C Georunde Rindberg, Sibratsgfäll, Bregenzerwald (c) Dietmar Denger / Vorarlberg Tourismus
Konrad Stadelmann, one of the initiators of the Georunde. He is working on a good future for his home town. Here is the cube, a crooked space in a – once again intact – environment, one of the stations on the Georunde Rindberg.
The area of the landslides
Sibratsgfäll in the evening
Konrad Stadelmann is one of the initiators of the Georunde
I love the surrounding mountains and the vastness, the unspoilt view of nature
says Konrad Stadelmann as he gazes across the green valley. He spent five years of his life as the mayor of Sibratsgfäll. Today, in his role as local councillor, he looks after the welfare of the village. In 1999, the idyllic mountain village in the Bregenzerwald was affected by a gigantic landslide: on an area of around 1.6 square kilometres, the mountainsides on the Rindberg plot started moving inexorably, with 18 buildings sliding down to the valley, some houses moving from their original spot by up to 240 metres.
“The earth still hasn’t quietened down,” according to Stadelmann. The people in Sibratsgfäll have learned to live with the forces of nature, building houses which can move, which can slide along with the earth. In line with the mentality typical in Vorarlberg, the inhabitants have turned the disaster into something new, something positive. In conjunction with the association “Bewegte Natur Sibratsgfäll” the village has come to terms with the incidents and created the Georunde Rindberg project. This walk is a reminder of what happened, and raises awareness amongst locals and guests that they are part of nature.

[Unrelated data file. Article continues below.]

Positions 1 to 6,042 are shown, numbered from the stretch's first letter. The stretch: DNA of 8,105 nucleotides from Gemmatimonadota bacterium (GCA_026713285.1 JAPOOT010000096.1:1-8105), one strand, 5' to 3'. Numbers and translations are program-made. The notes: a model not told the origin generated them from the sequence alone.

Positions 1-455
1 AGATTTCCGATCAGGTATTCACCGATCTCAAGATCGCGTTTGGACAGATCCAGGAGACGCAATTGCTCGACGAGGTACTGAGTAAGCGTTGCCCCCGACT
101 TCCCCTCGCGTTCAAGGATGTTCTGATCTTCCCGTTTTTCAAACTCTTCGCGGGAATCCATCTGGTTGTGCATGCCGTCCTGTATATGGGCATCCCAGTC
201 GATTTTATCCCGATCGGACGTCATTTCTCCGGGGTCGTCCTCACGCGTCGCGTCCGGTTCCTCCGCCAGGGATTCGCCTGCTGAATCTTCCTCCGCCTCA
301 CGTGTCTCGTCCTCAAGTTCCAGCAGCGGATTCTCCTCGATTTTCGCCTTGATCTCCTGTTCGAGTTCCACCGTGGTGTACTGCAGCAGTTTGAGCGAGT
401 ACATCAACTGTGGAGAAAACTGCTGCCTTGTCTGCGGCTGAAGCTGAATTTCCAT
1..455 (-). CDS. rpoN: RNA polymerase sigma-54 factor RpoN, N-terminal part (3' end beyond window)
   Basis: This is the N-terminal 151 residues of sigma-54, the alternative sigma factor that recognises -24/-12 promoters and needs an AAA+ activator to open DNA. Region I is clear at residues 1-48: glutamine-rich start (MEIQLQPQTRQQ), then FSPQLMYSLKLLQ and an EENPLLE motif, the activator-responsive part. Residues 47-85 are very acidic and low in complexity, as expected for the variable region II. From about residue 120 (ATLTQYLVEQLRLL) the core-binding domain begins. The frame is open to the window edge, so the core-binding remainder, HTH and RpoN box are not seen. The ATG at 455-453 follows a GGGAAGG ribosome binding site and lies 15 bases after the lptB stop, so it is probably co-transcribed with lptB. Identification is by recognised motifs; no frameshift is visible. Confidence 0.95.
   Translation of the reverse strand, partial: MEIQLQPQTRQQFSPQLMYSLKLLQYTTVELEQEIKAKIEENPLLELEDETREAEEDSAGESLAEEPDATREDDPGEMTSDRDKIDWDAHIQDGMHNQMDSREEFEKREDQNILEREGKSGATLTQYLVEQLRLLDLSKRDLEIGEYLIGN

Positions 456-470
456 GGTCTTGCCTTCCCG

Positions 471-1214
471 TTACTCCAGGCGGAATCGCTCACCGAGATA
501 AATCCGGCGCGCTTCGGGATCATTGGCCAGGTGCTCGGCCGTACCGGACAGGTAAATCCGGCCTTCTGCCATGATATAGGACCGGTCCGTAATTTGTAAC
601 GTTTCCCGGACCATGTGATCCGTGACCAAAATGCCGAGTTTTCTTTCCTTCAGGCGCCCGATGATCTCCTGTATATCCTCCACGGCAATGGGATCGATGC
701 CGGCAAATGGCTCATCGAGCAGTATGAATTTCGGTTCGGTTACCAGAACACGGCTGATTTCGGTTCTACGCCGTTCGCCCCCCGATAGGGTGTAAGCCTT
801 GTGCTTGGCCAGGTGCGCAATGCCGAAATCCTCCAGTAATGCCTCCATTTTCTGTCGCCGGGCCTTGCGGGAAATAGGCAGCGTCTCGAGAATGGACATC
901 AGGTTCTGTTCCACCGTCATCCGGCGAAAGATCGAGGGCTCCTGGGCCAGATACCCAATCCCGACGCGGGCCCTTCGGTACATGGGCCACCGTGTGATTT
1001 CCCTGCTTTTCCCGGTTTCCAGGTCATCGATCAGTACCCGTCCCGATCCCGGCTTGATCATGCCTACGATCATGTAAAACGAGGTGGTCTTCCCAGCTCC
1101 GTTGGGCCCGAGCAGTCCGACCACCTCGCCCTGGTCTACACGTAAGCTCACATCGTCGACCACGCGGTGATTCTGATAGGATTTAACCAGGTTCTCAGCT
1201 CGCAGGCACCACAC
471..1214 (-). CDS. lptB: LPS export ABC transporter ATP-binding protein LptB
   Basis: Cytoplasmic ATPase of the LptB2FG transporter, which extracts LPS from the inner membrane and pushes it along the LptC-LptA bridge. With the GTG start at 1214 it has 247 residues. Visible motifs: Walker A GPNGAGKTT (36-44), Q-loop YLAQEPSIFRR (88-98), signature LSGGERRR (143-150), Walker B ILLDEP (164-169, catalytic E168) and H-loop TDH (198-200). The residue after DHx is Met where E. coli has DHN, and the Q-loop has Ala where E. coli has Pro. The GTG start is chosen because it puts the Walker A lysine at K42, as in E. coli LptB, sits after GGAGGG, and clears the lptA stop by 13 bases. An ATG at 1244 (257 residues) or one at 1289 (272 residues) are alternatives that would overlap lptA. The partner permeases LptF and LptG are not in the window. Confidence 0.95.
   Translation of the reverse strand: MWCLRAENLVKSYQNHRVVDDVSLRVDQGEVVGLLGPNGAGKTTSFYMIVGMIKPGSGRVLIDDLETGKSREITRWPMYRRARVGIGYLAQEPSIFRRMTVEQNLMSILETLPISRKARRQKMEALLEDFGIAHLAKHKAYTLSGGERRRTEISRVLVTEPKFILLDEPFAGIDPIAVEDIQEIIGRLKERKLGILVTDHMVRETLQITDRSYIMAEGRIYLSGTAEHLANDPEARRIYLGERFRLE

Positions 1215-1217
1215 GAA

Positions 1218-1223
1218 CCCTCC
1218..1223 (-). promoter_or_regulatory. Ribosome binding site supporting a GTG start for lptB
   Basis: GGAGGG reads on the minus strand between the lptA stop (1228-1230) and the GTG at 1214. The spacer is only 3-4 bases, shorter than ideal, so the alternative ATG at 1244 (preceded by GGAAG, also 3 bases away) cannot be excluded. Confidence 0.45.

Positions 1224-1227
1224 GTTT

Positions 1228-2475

The Georunde Rindberg gives you the chance to really feel and get a sense of nature in motion. I would also recommend the path to Schönenbach, which is a natural paradise easy to discover from Sibratsgfäll.
Website "Georunde Rindberg"